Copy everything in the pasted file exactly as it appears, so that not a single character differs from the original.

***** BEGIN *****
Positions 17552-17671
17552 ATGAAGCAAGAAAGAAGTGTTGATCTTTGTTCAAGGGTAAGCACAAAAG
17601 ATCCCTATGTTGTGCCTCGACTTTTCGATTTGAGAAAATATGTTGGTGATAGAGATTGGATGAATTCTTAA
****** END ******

Positions 17552-17671
17552 ATGAAGCAAGAAAGAAGTGTTGATCTTTGTTCAAGGGTAAGCACAAAAG
17601 ATCCCTATGTTGTGCCTCGACTTTTCGATTTGAGAAAATATGTTGGTGATAGAGATTGGATGAATTCTTAA